Despite the success of many of these programs, there seems to be a perception that they can only be successful in poorer countries and would never work in an “affluent” country like the United States. However, even the United States has some history with the guaranteed basic income. One of the earliest efforts, the Negative Income Tax Experiments, took place between 1968 and 1990 in New Jersey, Pennsylvania, Iowa, North Carolina, Indiana, Washington state, and Colorado. Although these experiments had successful outcomes, they were not politically popular and they lost their momentum. Arguably the most successful experiment so far concerning guaranteed basic income in the U.S. is currently ongoing, and can be found in Alaska.
In 1976, a permanent fund was set up in Alaska to preserve profits made by the oil industry to ensure that the wealth would benefit future populations in the state. This fund was allocated for a basic income program in 1982, and ever since then anyone living in the state for at least six months is eligible to receive a dividend from the state. At its peak in 2008, the fund annually paid out more than $2,000 per resident.
The following video looks at how the program is playing out in Finland and other places:
Future of GBI
With more and more places willing to at least launch guaranteed basic income pilot programs, the future of the measure seems bright. This is especially true given the benefits that it so far has offered, along with the fact that automation is increasingly making many jobs obsolete. Currently, along with Finland, there are also ongoing guaranteed basic income trials occurring in Italy and the Netherlands, with Scotland considering a trial of its own as well.
While a basic income has been advocated by some philosophers, researchers, and other individuals, overall there has not been a tremendous groundswell of support. Even in places where pilot programs have been launched, these are usually only reserved for a few thousand people in countries with tens if not hundreds of millions of citizens. So, if this program has repeatedly proven so successful and could replace faulty welfare programs, why are countries not more willing to try them?
The answer starts with cost. In 2016, Swiss voters rejected a basic income for the country’s citizens, and while Scotland is considering adopting such program, the rest of the UK in general is resistant. This opposition comes even when polls show that up to 64 percent of Europeans approve of a basic income. Part of that, however, might be attributed to how the survey questions were worded, in that they do not mention tax increases necessary to provide that income.
Aside from cost, there are other considerations, such as the fear of automation. Although some fear this trend could lead to a dearth of jobs, some economists are quick to point out this same thesis has been made before with regard to past trends, and has been proven wrong by new innovations that, in fact, created more jobs. Additionally, while some want to use basic income to replace existing safety nets, there is no proof yet that exchanging one for the other is actually superior. Even some of the protections basic income is supposed to offer can be turned on their head, with a basic income convincing some employers they can pay lower wages. There’s also the argument that basic income will lead to people choosing simply not to work. The video below looks at basic income, highlighting some pros and cons:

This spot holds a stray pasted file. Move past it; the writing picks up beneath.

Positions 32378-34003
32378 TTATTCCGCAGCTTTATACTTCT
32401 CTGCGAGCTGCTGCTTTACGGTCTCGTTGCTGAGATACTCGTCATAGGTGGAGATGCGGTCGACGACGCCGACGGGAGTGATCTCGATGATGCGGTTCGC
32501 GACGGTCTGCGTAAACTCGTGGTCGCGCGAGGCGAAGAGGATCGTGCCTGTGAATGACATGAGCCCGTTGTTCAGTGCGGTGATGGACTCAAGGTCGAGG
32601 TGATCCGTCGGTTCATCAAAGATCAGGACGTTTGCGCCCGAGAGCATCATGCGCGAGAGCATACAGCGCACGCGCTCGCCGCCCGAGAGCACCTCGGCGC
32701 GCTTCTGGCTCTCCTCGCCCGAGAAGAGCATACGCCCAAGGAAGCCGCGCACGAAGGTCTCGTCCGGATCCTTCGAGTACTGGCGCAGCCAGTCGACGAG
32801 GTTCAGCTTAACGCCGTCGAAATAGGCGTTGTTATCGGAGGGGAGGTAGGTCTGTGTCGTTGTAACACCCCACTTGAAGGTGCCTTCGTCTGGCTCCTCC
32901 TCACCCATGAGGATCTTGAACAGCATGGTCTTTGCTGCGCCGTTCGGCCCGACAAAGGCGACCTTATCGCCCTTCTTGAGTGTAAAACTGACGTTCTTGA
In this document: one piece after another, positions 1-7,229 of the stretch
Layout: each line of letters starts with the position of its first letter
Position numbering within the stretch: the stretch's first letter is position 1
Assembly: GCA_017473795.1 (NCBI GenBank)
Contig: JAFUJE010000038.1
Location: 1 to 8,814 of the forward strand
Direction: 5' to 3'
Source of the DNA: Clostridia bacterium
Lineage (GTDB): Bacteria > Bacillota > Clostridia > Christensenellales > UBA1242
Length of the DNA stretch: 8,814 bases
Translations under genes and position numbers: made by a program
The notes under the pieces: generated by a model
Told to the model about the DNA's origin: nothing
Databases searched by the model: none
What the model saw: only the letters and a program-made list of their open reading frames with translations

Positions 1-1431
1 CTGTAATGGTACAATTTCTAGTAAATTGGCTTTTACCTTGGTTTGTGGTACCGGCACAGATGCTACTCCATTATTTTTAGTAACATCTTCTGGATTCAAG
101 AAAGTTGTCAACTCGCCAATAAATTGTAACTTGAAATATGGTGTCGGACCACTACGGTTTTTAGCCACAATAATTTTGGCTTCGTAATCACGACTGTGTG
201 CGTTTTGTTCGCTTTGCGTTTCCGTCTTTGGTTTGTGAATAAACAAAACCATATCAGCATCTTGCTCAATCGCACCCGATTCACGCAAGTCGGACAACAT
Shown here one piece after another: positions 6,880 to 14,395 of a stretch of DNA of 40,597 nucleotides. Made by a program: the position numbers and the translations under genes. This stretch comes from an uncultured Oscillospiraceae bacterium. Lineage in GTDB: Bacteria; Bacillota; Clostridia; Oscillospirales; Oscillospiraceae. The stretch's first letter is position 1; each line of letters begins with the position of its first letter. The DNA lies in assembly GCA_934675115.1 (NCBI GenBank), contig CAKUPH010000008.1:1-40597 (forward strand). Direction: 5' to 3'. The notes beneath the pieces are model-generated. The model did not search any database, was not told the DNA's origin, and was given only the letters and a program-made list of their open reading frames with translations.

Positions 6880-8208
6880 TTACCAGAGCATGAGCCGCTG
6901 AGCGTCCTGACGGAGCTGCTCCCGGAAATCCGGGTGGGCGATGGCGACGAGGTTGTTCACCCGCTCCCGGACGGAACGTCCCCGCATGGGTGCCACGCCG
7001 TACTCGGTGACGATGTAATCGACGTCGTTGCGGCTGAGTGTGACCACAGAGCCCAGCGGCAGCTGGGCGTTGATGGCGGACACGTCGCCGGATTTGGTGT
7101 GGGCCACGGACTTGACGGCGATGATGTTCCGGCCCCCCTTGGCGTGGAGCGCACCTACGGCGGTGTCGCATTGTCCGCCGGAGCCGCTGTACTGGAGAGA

Guaranteed or universal basic income as an idea has been around for hundreds of years. As an idea put into practice, it has been around for at least around half a century. Moreover, in seemingly every case, pilot programs incorporating basic income guarantees have been successful in a number of measures, from raising GDP and improving test scores to ensuring nutrition. Furthermore, these types of programs have been lauded by leaders on all parts of the political spectrum as everything from a panacea for solving the broken welfare system to necessary in a world that is increasingly automated.
However, for all its success stories, guaranteed income has never become widespread nor long-lasting. The reasons for this apparent contradiction are manifold and run the gamut from high costs to exaggerated benefits. Additionally, for every country that has adopted and embraced the idea there are others that have rejected it.
What is basic income’s outlook then? In a world that is increasingly feeling budget cuts and squeezes, it seems unlikely a major initiative to expand the program is possible, especially given the ascendance of more conservative leaders who rose to power partially on attacks of the social welfare system. Basic income, then, is unlikely to be guaranteed or universal anytime soon, yet continued successful trials indicate that when conditions are more favorable, it could become the norm.